Book Review: Wives and Daugters

wives-and-daughters Ah, the joys of diving into a long Victorian novel.  I splurged, as I must on occasion, and read Elizabeth Gaskell’s romantic novel Wives and Daughters.  At 644 pages, it was a bit of a sacrifice for my book a week reading goal, but it was well worth the effort.

I’ve never read anything by Gaskell before, so I was excited to meet a new female Victorian writer, hoping that I’d find a new author to read en masse.  And, thank goodness, I wasn’t disappointed.

Wives and Daughters has a slower pace than Jane Austen and the Bronte sisters’ books.  I compare it more with George Elliot’s work in its concern with character development and particularly the importance of the relationships between the characters.  In this book, as the title suggests, the relationships in focus are those of daughters (step-daughters, to be precise), step-mothers, and wives. 

Molly Gibson is the fresh faced, doe eyed main character, who is almost TOO good.  I admit, I had a hard time believing how good she was, just like Beth in Little Women…a little too good.  But in Alcott’s book, Beth isn’t the main character. Rebellious and badly behaved Joe is the main character, so Beth’s goodness is a little easier to take.  Same goes for Pride and Prejudice.  Jane is a little too good as well, but we have Lizzy to make it all even.But, Molly’s strength lies in her faithfulness and devotion to those she loves.  She’s not out to impress anyone, and she’s genuine.  Those are certainly amiable qualities.

Molly lives with her widowed father, the local doctor.  I loved all the details about country medicine, so that was a wonderful surprise in the book.  Molly has that Heidi-like country freshness about her.  She and her father are thick as thieves, and Molly roams wild about the countryside.

The plot gets going when Molly’s father decides to marry, mainly for Molly’s sake.  The woman he chooses is good on paper, but in reality, isn’t necessarily the best choice.  Clare is selfish and bossy and much more immature than the girl she is supposed to be raising, an irony that Gaskill continually points out.

Of course, there are love interests, in the form of Roger Hamley, a member of the wealthy landowning class, far removed from Molly’s prospect in marriage.  But, of course, there are 600 pages worth of experiences that throw these lovebirds in each other’s way, with the complication that Roger falls in love with Clare’s daughter (Molly’s stepsister) Cynthia. 

Imagine my surprise when I got to the end of the book to find it uncompleted.  Gaskill died before she finished it, and nobody bothered to tell me this.  I suppose I could have learned it if I’d have bothered to read the introduction, but sometimes, those spoil the endings. 

Other editions have added alternate endings.  And we pretty much know where the story is going.  Gaskill has wrapped up most of the plot lines.

However, that was a new experience for me, one that I’m not sure I want to repeat unawares.  I accidentally woke Dan up with my protestations when I was up late finishing the book and came upon that “ending.” 

Don’t let that dissuade you from reading the book though, especially if there’s one with the completed ending.  I also hear that there are some good BBC versions out there, for those of you who enjoy watching period dramas.  I’m assuming that the BBC added an ending to avoid annoying their viewers.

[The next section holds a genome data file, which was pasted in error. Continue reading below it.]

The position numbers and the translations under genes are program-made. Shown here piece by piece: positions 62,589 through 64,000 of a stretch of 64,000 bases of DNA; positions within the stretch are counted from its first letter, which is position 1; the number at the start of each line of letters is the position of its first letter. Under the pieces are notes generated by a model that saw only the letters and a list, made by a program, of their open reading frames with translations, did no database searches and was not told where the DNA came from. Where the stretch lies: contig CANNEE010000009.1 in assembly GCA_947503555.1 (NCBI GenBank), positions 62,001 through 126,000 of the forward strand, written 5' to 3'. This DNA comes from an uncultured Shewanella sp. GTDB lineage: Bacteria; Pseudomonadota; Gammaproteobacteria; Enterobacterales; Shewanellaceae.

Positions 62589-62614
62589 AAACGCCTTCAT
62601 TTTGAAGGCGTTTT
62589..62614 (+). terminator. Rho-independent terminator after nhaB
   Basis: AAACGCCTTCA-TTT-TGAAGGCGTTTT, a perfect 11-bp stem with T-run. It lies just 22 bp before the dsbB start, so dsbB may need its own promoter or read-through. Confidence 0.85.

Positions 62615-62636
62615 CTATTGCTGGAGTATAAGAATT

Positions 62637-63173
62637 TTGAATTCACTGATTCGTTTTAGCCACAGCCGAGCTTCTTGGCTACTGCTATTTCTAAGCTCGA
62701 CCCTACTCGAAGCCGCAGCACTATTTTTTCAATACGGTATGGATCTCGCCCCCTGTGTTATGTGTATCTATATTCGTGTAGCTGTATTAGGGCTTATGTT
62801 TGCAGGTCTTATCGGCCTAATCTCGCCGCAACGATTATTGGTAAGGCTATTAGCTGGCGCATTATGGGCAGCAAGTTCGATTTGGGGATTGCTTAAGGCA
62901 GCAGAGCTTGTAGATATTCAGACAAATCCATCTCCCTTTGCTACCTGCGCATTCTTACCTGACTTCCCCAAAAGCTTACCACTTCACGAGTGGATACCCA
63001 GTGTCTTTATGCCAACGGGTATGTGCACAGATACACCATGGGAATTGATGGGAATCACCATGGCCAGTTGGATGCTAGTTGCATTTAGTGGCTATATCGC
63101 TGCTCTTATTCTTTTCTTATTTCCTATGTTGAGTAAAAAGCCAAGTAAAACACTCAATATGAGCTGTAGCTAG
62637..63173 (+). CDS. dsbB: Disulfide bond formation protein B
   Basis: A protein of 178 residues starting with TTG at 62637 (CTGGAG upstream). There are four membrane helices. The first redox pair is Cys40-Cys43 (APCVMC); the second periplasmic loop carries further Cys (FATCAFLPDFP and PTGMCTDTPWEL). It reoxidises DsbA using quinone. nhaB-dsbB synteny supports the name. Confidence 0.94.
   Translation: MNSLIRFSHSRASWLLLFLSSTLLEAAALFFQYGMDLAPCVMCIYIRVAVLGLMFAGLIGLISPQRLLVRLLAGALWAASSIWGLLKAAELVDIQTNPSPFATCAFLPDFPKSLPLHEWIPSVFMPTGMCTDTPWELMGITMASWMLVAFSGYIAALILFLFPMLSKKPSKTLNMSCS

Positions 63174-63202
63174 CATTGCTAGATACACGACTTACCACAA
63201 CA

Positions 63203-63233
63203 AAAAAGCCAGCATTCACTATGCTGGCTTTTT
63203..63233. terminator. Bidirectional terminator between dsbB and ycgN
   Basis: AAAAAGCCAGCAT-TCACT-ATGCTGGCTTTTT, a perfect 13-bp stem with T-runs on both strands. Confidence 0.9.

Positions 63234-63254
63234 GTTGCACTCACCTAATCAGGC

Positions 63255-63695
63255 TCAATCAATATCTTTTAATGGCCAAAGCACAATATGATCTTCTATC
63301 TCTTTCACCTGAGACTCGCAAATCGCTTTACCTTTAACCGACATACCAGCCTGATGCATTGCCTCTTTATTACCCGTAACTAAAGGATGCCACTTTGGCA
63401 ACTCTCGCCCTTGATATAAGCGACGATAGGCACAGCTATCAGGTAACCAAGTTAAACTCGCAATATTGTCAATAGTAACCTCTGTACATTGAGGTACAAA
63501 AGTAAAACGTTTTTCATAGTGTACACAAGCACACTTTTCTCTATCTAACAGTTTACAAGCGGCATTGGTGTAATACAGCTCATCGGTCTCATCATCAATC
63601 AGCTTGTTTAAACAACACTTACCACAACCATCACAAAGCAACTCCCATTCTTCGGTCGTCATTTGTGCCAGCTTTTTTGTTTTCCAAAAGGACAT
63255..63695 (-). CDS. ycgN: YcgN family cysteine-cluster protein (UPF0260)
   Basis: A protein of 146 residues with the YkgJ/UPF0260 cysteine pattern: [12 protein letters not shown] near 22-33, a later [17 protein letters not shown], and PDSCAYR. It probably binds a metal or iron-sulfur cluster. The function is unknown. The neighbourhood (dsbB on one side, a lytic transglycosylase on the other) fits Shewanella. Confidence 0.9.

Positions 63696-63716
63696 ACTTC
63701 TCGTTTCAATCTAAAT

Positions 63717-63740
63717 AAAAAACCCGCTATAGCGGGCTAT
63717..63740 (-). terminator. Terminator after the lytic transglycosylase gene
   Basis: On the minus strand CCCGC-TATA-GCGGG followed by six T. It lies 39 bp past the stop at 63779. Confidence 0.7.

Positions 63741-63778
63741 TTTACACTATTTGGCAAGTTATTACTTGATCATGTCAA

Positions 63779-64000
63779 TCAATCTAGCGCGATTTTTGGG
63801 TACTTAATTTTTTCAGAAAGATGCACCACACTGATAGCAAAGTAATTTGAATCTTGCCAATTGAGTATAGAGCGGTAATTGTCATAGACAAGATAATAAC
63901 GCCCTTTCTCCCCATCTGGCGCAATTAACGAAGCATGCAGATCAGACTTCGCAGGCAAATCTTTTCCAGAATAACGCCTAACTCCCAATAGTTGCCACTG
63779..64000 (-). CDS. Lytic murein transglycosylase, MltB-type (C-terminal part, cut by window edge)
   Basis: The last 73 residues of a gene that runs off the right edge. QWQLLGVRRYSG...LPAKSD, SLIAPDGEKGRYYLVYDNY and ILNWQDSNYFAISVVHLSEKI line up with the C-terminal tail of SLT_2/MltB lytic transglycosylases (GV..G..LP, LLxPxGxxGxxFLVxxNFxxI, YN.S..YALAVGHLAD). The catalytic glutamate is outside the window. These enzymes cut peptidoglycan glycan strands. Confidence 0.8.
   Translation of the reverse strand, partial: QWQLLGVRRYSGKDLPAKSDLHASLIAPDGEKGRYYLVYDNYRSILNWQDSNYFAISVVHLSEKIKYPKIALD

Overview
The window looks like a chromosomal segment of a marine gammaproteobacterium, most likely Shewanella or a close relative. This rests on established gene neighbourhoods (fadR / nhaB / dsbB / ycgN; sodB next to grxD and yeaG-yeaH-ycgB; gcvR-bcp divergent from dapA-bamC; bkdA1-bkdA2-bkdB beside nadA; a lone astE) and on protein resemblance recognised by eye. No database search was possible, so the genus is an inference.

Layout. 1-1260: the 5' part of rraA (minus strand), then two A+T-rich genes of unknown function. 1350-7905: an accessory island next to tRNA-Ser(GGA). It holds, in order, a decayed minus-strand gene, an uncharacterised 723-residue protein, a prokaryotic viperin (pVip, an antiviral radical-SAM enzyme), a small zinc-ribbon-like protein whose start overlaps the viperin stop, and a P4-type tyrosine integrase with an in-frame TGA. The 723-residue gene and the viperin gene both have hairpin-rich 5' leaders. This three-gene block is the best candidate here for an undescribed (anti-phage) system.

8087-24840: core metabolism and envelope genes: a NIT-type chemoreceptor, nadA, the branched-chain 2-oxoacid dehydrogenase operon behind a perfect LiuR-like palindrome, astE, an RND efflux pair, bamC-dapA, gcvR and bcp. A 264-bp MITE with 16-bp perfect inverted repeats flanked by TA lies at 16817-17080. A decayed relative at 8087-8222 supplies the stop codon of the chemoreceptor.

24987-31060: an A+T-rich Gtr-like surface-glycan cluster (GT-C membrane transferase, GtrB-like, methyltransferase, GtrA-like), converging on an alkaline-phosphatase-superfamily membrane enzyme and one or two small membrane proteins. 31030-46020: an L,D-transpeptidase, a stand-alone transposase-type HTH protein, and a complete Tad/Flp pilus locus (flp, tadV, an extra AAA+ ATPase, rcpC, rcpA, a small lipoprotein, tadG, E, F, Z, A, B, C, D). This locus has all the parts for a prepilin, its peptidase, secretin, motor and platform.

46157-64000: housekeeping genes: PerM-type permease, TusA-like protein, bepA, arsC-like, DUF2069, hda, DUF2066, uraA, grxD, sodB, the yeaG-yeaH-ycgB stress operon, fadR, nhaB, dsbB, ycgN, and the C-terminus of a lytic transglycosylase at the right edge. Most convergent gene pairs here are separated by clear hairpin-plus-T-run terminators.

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4 CommentsLeave a comment

  1. I have Wives and Daughters, but haven’t read it yet. (So many to-read books on my shelves!) I didn’t know about it being incomplete. :-/ I’ll read it anyway someday.

    AL: It was sitting on my shelf for awhile too, with it being such a long book and all. Sort of got prioritized behind all the shorter books. It’s not one you can read a little of an put aside for awhile, though. You need to set aside the time to devote to it.

  2. I read this book just last fall. I agree with you it had a slower start. I didn’t enjoy the book on the whole just because I didn’t get the point of it. I hear the BBC video series is quite lovely though. I kept a Reader’s Diary of my reading, if you are interested:

    AL: Thanks for sharing your diary. I thought some of your critiques were right on. I had a more positive outlook on the book, overall, though. I think I found the plot a little more captivating. The relationships were enough to propel it along for me.

  3. Several of my friends are diehard Gaskill fans…and I feel guilty whenever I see them and have still not at least seen the BBC version of the book.

    The friends are all quality readers. I just need more time to enjoy their recommendations. And now here you are saying what they are saying.

    It must be a conspiracy to get me into Gaskill’s thrall.

    PS: Are you going to review the vampire version of Jane Austen? Or did I miss that?

    AL: Oh, I’m planning on reading the vampire atrocity. heheh. I can’t bring myself to purchase a copy, so I”m on the surprisingly long library waiting list. Whenever I get my hands on it, I’ll eventually review it. But I’m not expecting great things…

  4. No ending to the book!

    My favorite non-ending book of all time was “Jaws” in which Benchley wrote the last twenty pages in a taxi cab on the way to the printer. But this book, unlike “Jaws”, actually goes 644 pages and has no printed ending.

    Hmm! Maybe there’s hope for some of my unfinished books after all.

    And as usual, I enjoyed the review.

    AL: I didn’t know that about Jaws! That’s great! Sounds a bit like the romanticized vision I have of J.K. Rowling writing her first Harry Potter books while commuting as a single mom on a bus.

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